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Having downsized to exclusively 1.25" eyepieces for financial reasons, I found myself missing widefield views. Recent price hikes mean the Ethos range are well out of reach, so I looked into alternatives. First up on my budget list was Burgess Optical TMB 40mm 68 degree afov. I purchased this used last year and it is a very nice, relatively compact and lightweight eyepiece. In comparison with the grenade that is a 41mm Panoptic it is positively slender! I've yet to use this under a dark sky where it would excel, but so far have used it to get a decent fov in my C925 from home and have been pleased with the results. I found this comparison with a 41mm Panoptic on line which makes interesting reading. I would be surprised if the differences were as marked as is described here. The description of a flat field also puzzles me, I understand it to be related to field curvature i.e. Where the focus point is consistent across the field, rather than related to increased magnification towards the edge. Any thoughts? http://ejamison.net/equipment_reviews6.html Next up on my list was a used 20mm Explore Scientific 100 degree. Last night was the first time that I had a good chance to use it, and I was pleasantly surprised. Looking at a variety of old favourites such as M45, the Double Cluster and other OCs such as M36, M44 etc, the contrast was impressive, sky background dark and star shapes consistent across the field. I guess the Tak at f7.4 is not a tough test, but these objects certainly looked great even under skies that were at best mag 19.35 on the trusty SQM. Finally, I could not resist a new 30mm ES 82 degree. This has yet to have much of a run out except from the back garden, but I have every expectation that it will deliver good results. Hopefully I will get away camping to Dorset or Devon camping for a week or two this summer. Effectively the 20, 30 and 40 go head to head with the 21mm Ethos, 31mm Nagler and 41mm Panoptic. It is curious why There is a 1mm difference in focal length across all of these eyepieces, given that the ES at least are pretty much direct copies I don't understand why they would differ? I'm sure that ultimately the Ethos range will have an edge under good conditions and in faster scopes, but for the moment I am content with what I have. I need to sort some foam for a case to put them in to add to the Show Us Your Eyepiece Case thread .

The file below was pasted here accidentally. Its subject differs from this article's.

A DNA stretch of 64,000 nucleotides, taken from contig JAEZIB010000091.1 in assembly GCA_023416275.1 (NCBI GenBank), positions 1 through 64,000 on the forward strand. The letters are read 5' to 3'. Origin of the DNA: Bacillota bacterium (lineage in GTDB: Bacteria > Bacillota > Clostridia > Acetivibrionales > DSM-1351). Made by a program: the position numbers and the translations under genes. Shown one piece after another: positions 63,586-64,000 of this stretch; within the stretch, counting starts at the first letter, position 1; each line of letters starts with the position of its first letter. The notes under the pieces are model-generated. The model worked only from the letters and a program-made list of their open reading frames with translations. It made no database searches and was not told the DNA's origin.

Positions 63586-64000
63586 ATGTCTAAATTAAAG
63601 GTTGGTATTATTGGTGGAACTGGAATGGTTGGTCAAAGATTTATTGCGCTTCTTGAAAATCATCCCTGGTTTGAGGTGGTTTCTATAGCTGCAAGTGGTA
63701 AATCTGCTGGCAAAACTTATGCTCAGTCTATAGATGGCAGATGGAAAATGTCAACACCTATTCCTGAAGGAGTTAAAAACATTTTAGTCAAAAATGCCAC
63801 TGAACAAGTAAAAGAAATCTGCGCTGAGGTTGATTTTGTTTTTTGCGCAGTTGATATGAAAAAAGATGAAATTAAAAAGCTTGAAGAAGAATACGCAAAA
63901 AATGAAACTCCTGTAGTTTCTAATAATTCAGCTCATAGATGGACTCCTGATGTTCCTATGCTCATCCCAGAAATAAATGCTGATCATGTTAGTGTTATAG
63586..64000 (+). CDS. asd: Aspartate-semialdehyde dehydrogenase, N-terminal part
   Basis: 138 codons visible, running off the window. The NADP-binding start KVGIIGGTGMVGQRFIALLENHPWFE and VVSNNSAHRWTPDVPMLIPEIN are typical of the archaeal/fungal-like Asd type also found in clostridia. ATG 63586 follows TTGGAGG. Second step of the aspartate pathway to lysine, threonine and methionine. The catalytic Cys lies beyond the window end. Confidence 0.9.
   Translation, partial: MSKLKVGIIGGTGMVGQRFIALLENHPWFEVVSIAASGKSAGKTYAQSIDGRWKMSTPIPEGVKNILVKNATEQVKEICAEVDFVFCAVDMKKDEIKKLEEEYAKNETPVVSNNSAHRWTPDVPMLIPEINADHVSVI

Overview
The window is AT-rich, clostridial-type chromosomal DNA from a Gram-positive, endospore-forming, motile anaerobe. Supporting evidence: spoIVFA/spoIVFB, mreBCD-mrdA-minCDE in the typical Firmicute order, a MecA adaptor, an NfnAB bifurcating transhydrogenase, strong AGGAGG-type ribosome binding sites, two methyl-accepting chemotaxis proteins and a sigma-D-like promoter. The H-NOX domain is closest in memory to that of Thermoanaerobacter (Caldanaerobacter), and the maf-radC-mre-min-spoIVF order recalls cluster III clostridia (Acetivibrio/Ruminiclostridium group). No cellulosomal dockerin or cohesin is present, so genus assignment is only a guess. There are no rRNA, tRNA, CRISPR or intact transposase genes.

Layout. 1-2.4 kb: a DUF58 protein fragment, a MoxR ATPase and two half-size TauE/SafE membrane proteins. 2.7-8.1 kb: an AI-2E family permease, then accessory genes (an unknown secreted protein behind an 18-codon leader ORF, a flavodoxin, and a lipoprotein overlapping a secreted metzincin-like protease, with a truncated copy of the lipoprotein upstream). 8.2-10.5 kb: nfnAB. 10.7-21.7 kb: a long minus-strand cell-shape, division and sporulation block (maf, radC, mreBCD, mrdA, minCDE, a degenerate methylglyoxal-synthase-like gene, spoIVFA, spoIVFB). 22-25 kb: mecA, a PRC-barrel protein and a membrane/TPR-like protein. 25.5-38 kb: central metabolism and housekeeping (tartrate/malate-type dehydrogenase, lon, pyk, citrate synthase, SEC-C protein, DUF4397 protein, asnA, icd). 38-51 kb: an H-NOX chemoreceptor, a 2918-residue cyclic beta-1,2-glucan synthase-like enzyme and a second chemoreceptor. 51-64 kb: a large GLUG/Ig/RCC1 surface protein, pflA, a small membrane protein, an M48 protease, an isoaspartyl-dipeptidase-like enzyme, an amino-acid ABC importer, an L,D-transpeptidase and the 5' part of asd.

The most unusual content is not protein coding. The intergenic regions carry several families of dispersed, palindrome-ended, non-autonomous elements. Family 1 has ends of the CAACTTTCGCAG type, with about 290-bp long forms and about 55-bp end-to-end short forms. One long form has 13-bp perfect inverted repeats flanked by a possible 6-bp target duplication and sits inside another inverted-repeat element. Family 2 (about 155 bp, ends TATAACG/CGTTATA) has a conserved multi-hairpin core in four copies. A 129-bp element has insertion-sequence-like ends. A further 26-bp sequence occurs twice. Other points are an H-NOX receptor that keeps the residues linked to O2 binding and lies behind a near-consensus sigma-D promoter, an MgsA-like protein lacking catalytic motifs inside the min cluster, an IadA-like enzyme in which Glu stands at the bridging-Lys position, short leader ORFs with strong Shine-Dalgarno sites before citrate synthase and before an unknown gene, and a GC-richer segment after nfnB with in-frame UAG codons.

Explore Scientific 70° 35mm vs. PANAVIEW 38mm 2” 70° Which one do you prefer?
Hello I have recently bought an Orion XT8 dobsonian (f/5.9, focal length 1200mm) which comes with a 25mm Orion Sirius Plossl (AFOV 52°). At the moment, this is my only eyepiece. I need advice on which eyepiece(s) to buy for both planetary and deep sky observing. Because my budget is only about £150 (~200$) and I would like to buy a high quality eyepiece which I can continue using as I get more experience and better equipment, I thought it would make sense if I only bought one eyepiece, preferably with a low enough focal length for some planetary observing but a high enough one for smaller deep sky objects. I know this is slightly unrealistic but for the time being I don't mind being able to see very little detail on Jupiter/Saturn and Mars as a very small red dot. I was considering buying a Baader Hyperion 8-24mm zoom, but the low field of view at 24mm (50°) put me off slightly as it renders the eyepiece useless for me at that focal length (as I already have the 25mm plossl). The ES82 series seems like a good option and I was considering getting the 8.8mm or the 6.7mm. Thank you, Ben